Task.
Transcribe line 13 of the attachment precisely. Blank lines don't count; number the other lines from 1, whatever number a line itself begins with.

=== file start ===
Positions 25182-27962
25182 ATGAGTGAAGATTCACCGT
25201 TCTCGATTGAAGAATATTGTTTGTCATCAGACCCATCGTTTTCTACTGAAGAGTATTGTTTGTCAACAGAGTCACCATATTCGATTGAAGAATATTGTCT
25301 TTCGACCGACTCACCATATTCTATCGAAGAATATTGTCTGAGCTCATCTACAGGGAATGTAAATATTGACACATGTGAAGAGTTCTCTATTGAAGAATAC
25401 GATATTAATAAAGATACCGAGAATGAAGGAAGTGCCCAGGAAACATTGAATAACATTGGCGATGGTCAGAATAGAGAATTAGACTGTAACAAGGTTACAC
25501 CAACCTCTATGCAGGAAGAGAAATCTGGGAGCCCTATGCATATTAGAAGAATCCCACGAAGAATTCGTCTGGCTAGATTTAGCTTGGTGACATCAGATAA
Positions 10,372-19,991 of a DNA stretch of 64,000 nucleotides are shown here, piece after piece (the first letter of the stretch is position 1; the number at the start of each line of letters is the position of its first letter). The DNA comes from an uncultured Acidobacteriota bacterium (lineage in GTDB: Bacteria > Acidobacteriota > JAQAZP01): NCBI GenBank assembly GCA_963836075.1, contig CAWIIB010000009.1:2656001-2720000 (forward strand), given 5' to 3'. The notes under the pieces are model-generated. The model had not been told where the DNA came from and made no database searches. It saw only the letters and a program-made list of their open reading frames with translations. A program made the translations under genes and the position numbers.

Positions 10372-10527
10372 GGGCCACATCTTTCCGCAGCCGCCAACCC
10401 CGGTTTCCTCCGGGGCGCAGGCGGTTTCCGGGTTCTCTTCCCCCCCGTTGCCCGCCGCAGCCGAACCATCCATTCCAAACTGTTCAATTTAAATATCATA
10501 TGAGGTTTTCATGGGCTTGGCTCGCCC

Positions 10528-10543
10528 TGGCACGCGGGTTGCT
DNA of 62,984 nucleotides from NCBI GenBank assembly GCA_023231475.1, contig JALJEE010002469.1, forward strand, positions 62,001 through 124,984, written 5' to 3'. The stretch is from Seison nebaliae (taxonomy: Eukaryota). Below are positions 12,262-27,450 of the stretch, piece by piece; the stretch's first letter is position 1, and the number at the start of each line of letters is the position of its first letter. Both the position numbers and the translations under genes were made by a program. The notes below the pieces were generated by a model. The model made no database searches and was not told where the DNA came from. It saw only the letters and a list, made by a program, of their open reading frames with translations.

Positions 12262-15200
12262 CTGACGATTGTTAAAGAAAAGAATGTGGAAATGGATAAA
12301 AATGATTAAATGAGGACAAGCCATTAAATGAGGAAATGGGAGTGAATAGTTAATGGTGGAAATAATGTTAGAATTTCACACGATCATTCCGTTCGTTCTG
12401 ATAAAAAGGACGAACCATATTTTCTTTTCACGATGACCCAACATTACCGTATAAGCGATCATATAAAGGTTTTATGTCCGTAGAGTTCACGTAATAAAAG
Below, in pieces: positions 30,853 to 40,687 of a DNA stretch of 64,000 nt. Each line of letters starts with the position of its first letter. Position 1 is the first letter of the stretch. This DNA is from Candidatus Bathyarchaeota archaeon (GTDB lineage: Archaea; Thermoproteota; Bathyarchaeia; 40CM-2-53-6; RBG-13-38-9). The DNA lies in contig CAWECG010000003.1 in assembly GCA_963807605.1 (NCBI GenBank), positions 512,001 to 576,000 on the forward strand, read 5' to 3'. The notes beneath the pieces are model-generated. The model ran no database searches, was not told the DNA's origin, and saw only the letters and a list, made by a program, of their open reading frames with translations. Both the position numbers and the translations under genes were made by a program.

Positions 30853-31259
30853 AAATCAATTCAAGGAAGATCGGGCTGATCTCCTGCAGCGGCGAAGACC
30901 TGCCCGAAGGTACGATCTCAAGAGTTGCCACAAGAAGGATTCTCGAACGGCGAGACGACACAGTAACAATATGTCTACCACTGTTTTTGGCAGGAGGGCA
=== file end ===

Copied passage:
10528 TGGCACGCGGGTTGCT